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How can you improve your speaking?

Here are three pieces of advice that we hope will help you improve your speaking.

Know what you need to be able to do

When you speak, you need different skills in different situations. Think about speaking your own language. Are you good at having friendly conversations and making friends? How about explaining a recipe? Or discussing football or politics? These all require different speaking skills. When you practise speaking, try to practise using all the different speaking skills that you need.

In the IELTS Speaking test, these are some of the things you will need to do:

  • introduce yourself

  • agree or disagree

  • ask someone to repeat or explain

  • talk about your experiences

  • explain and justify your point of view.

Practise doing these things so that you can do them confidently.

Understand your own strengths and weaknesses

This week we have seen how IELTS Speaking is assessed. You can use this information to help you understand the areas where you need to improve.

Try to assess your own strengths and weaknesses, and you can also ask your teacher or other learners to help you. It’s a good idea to film yourself speaking, maybe doing an official IELTS practice test. You can use your phone to do this.

In Step 2.5 we saw this simple explanation of the Speaking assessment criteria. Try to answer the questions on this pdf about your own speaking. Or for more detail, look at the IELTS Speaking band descriptors. You may want to ask your teacher to help you with this. Just as with writing, you can ask yourself: Which descriptors do you think match your speaking? Look at the band you are aiming for – what do you need to do to get there?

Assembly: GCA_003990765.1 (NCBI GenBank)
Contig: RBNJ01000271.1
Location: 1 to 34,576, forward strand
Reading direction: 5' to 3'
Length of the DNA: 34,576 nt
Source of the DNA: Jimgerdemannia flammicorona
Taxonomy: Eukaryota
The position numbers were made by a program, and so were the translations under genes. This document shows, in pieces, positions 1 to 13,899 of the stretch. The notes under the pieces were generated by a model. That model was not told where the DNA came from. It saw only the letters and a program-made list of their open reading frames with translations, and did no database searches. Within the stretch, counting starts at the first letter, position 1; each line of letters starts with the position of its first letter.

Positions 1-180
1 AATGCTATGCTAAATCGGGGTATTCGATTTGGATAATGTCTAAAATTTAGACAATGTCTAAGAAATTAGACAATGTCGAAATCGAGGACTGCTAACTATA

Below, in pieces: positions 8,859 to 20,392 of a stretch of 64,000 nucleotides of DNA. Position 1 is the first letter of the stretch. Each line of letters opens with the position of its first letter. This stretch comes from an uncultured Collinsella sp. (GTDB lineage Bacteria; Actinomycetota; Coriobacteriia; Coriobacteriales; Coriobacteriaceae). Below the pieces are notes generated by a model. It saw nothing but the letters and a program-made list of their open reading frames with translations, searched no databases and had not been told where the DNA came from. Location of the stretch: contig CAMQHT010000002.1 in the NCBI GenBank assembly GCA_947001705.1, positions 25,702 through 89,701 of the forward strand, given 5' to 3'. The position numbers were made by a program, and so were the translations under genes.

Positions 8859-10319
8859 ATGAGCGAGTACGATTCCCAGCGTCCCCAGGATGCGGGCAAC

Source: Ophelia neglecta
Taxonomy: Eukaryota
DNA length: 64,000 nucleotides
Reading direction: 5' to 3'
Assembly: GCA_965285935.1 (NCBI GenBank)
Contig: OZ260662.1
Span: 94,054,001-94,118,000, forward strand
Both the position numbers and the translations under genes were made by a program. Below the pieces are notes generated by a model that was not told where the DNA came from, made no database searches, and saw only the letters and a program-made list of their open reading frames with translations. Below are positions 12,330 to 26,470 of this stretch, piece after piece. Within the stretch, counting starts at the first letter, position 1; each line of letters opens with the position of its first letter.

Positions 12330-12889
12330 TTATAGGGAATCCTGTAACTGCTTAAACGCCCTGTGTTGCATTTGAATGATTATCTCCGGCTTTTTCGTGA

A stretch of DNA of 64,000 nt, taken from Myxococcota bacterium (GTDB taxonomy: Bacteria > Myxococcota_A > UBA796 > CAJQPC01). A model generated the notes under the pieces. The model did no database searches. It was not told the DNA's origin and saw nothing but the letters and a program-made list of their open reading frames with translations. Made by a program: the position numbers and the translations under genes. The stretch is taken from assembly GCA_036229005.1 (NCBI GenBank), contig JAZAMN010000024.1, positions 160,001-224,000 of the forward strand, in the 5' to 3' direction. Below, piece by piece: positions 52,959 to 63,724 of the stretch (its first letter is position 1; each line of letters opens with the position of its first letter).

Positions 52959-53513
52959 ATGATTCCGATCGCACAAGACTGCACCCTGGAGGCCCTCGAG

Take every opportunity to speak English

Of course, the best way to practise speaking is by speaking! If you have the chance to communicate with people in English, that’s great. This could include speaking to other learners of English who don’t speak your language, as well as native English speakers. Maybe you can join an English club? Or perhaps there are English speakers near you who are learning your language – you can do a language exchange.

It’s also a good idea to listen carefully when watching English films or programmes. Listen to the phrases and expressions they use, and how they are pronounced. Try to use these yourself.

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This article is from the free online course:

Inside IELTS: Preparing for the Test with the Experts

Cambridge Assessment English

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